Dear White People is one of the most perfectly timed movies in American history.
It will come at a time when some Americans ask themselves if their Ebola fears are secretly racist.
There's also the questionable attitudes expressed by some citizens toward Barack Obama, the United State's first non-white president.
Dear White People forces Americans to face an uncomfortable reality—Racism hasn’t gone anywhere.
You know this when discussions of existing bigotry in America are met with the claim that to talk about race or racism is to BE a racist.
This backward logic is hilariously called out in Dear White People, along with the assumption that "only Mexicans" experience racism. The Native Americans still fighting to get the Washington Redskins to change their name may have something to say about that.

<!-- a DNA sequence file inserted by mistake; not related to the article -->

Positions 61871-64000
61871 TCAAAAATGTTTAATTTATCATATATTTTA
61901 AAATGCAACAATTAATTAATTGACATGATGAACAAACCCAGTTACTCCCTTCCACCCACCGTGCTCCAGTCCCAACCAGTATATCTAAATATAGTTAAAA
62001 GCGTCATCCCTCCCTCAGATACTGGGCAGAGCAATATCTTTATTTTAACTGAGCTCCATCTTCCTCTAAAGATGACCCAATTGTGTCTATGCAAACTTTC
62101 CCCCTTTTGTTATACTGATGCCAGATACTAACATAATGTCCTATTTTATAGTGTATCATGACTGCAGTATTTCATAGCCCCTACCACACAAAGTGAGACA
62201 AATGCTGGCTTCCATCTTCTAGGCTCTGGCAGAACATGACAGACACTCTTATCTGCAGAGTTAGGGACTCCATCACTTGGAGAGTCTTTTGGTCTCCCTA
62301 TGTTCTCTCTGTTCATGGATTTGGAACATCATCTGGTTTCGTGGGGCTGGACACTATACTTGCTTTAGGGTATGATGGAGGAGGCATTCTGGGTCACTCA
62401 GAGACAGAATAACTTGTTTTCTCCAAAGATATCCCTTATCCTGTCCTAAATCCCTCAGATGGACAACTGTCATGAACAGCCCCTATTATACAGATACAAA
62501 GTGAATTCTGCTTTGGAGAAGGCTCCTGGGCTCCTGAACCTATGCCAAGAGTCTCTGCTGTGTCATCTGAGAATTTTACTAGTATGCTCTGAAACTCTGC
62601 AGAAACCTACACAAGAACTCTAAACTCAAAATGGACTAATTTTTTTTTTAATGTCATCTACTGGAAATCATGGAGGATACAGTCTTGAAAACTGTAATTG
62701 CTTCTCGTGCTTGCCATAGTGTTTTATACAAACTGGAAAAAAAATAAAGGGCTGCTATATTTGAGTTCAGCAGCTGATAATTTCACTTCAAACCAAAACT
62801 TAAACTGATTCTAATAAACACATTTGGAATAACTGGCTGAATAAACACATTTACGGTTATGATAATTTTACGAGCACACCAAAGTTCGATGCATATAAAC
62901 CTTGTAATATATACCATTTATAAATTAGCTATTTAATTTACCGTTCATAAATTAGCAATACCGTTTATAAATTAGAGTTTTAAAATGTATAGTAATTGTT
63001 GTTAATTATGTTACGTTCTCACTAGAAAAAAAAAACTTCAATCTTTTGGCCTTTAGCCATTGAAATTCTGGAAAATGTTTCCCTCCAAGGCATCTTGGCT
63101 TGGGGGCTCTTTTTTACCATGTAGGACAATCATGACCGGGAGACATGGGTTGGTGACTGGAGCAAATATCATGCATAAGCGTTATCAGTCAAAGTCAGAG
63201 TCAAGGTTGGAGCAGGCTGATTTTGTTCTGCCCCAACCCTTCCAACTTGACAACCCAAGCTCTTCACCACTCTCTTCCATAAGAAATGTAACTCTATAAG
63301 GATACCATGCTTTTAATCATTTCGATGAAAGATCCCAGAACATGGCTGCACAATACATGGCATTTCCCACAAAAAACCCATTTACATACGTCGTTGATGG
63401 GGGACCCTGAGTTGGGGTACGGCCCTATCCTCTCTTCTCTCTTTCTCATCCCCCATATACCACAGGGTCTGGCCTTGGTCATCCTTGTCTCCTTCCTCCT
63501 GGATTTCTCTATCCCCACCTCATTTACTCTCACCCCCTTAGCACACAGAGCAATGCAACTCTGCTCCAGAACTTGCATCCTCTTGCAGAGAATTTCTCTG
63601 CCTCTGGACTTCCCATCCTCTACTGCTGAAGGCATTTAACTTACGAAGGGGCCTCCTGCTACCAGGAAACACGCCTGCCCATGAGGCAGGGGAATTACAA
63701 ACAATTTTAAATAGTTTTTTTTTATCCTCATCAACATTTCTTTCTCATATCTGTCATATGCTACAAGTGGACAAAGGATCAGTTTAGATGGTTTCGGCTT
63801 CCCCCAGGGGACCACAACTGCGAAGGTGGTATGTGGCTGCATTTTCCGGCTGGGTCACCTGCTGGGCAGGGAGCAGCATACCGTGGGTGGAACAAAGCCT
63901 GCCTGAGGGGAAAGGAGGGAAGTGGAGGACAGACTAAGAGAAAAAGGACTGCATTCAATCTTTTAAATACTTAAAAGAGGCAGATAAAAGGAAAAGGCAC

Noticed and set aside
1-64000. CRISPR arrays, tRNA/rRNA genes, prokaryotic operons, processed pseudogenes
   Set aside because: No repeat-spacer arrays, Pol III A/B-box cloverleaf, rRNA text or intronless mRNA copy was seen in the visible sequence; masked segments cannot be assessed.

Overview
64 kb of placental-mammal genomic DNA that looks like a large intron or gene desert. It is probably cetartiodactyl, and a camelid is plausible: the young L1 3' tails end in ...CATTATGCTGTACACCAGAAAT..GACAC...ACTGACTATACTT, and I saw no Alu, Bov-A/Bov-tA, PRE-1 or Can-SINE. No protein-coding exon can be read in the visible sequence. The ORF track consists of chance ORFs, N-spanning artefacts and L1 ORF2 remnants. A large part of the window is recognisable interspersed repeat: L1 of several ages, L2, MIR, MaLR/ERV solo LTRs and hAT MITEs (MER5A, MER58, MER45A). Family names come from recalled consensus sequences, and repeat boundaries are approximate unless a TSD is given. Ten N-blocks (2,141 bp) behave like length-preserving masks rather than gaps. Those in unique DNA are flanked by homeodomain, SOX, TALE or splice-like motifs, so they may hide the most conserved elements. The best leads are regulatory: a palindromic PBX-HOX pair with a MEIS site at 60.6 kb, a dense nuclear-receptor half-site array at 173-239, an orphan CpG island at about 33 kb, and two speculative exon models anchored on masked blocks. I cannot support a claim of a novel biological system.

As you will see in Dear White People, America is anything but over the topic of racism.
As long as racism continues to thrive in one form (overtly expressed bigotry) or another (cultural appropriation and negative stereotypes), it will NEVER be over.
This will definitely be a movie that provides food for thought, but will the people who need to see Dear White People even bother to do so?
Individuals who benefit from a certain form of privilege tend to flee discussions where they are forced to own it.
Some are already speculating that although the movie is called Dear White People, these persons may pass on the controversial movie altogether.
— DearWhitePeople (@DearWhitePeople) October 8, 2014
After all, "mainstream audience" is still silently synonymous with "mostly white audience" in America.
Will that fact doom this unique and promising film? Probably not.
There is a great deal of buzz surrounding this movie and it's already stirred up a great deal of discussion and debate.
Regardless of how the movie performs, the ability to generate that kind of attention will make it hard to call it a failure.
Dear White People arrives in theaters October 17th.